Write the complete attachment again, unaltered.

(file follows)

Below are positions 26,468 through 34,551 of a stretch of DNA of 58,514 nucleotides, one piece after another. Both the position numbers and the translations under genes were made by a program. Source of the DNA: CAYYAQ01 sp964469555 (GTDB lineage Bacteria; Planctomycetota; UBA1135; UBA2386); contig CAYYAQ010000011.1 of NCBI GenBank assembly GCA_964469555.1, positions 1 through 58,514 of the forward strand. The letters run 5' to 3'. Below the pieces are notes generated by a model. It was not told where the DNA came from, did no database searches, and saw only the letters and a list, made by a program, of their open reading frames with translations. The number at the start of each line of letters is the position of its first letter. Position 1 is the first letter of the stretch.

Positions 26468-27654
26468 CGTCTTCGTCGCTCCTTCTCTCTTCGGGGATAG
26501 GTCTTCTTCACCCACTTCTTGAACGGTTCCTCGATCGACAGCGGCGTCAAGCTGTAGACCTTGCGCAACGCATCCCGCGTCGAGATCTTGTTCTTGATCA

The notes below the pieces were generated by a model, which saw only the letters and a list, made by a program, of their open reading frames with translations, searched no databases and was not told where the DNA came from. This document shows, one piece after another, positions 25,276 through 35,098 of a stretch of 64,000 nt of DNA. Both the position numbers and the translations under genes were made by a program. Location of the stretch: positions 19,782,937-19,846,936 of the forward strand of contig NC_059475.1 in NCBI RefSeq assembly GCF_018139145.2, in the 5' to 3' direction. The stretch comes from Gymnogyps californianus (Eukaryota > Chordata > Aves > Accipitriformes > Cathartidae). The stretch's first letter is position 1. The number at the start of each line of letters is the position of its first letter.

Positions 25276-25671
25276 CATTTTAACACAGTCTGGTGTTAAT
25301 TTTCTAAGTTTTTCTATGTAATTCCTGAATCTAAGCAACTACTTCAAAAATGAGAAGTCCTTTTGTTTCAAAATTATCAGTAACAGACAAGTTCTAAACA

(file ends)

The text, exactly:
Below are positions 26,468 through 34,551 of a stretch of DNA of 58,514 nucleotides, one piece after another. Both the position numbers and the translations under genes were made by a program. Source of the DNA: CAYYAQ01 sp964469555 (GTDB lineage Bacteria; Planctomycetota; UBA1135; UBA2386); contig CAYYAQ010000011.1 of NCBI GenBank assembly GCA_964469555.1, positions 1 through 58,514 of the forward strand. The letters run 5' to 3'. Below the pieces are notes generated by a model. It was not told where the DNA came from, did no database searches, and saw only the letters and a list, made by a program, of their open reading frames with translations. The number at the start of each line of letters is the position of its first letter. Position 1 is the first letter of the stretch.

Positions 26468-27654
26468 CGTCTTCGTCGCTCCTTCTCTCTTCGGGGATAG
26501 GTCTTCTTCACCCACTTCTTGAACGGTTCCTCGATCGACAGCGGCGTCAAGCTGTAGACCTTGCGCAACGCATCCCGCGTCGAGATCTTGTTCTTGATCA

The notes below the pieces were generated by a model, which saw only the letters and a list, made by a program, of their open reading frames with translations, searched no databases and was not told where the DNA came from. This document shows, one piece after another, positions 25,276 through 35,098 of a stretch of 64,000 nt of DNA. Both the position numbers and the translations under genes were made by a program. Location of the stretch: positions 19,782,937-19,846,936 of the forward strand of contig NC_059475.1 in NCBI RefSeq assembly GCF_018139145.2, in the 5' to 3' direction. The stretch comes from Gymnogyps californianus (Eukaryota > Chordata > Aves > Accipitriformes > Cathartidae). The stretch's first letter is position 1. The number at the start of each line of letters is the position of its first letter.

Positions 25276-25671
25276 CATTTTAACACAGTCTGGTGTTAAT
25301 TTTCTAAGTTTTTCTATGTAATTCCTGAATCTAAGCAACTACTTCAAAAATGAGAAGTCCTTTTGTTTCAAAATTATCAGTAACAGACAAGTTCTAAACA